AMD doesn't have time to waste. "They will want to have a new processor core sometime in 2001 and 2002, which means they need to begin working on it now," says Nathan Brookwood, a chip analyst at technology research firm
AMD is at a crucial point in its attempted transformation from a struggling Intel-clone maker that's always two years behind Intel to a company that can beat Intel at its own game: Selling chips into high-priced computers where profits have been high.
The worst-case scenario for AMD would be that it loses key members of its K8 design team as a result of Raza's departure, says Brookwood. Microprocessor architects are very hard to find and designing new microprocessors is extremely difficult.
It's not as if the team wouldn't have anyplace to go. Such engineers are among the most sought-after in the technology field. Companies such as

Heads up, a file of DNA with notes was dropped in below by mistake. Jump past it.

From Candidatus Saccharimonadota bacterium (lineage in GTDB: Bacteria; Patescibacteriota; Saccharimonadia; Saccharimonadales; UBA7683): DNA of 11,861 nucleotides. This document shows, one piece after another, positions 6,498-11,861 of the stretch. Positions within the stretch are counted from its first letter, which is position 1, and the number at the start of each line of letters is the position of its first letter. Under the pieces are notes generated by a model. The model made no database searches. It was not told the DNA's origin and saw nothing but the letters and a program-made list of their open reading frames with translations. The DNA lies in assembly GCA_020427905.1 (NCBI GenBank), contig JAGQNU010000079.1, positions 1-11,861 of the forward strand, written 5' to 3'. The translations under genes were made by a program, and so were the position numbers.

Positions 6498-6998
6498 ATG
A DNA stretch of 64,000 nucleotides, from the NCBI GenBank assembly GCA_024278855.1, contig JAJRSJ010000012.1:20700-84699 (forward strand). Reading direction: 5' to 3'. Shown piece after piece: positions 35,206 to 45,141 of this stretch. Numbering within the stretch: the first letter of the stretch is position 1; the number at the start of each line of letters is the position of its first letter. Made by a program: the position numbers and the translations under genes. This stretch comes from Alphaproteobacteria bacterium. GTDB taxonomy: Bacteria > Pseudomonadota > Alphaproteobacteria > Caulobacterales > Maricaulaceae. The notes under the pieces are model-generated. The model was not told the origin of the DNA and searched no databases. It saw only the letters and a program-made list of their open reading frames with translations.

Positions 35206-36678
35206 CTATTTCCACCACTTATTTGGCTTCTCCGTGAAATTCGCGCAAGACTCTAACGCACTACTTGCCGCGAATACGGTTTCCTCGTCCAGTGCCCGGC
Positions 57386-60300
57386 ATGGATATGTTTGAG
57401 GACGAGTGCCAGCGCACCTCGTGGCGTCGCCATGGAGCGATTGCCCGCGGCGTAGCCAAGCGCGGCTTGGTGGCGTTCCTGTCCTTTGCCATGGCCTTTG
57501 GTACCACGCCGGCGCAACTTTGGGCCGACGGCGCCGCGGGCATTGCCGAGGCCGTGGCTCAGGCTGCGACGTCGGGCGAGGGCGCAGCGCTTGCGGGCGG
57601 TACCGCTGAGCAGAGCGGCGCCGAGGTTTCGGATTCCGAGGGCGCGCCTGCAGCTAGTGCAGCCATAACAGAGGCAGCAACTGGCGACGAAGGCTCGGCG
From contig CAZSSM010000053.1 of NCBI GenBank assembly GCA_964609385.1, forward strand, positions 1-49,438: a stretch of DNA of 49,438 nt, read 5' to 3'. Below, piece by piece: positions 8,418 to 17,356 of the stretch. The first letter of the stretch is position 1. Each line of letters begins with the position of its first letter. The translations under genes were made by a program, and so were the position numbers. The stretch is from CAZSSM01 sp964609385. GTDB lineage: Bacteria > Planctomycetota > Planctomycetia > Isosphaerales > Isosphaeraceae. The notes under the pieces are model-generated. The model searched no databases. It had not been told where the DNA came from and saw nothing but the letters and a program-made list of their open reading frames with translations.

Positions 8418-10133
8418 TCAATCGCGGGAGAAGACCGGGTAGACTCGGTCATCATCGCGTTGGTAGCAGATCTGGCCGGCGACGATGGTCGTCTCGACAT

are always on the lookout for designers of superfast chips, Brookwood says.
AMD is more susceptible to losing its K8 team as a result of Raza's departure than the team that has designed the Athlon, says Diefendorff. While the Athlon is led by Dirk Meyer, who came to AMD from
Digital Equipment Corp.
, the K8 team is led by Fred Weber, who came with Raza from
Anixter said talk about departures is pure speculation and even so the loss of some engineers would not mean the collapse of the K8 team. "We have an awful lot of AMDers in that group," he said.
In his quest to beat Intel, AMD CEO Jerry Sanders is most like:
Mark Hamill as Luke Skywalker in
: "It's not that I like the Empire; I hate it!"
Elizabeth Taylor as Velvet Brown in
: "I want it all quickly 'cause I don't want God to stop and think and wonder if I'm getting more than my share."
Graham Chapman as King Arthur in
Monty Python and the Holy Grail
: "On second thought, let's not go to Camelot. It is a silly place."
Mike Myers as Austin Powers in
Austin Powers: International Man of Mystery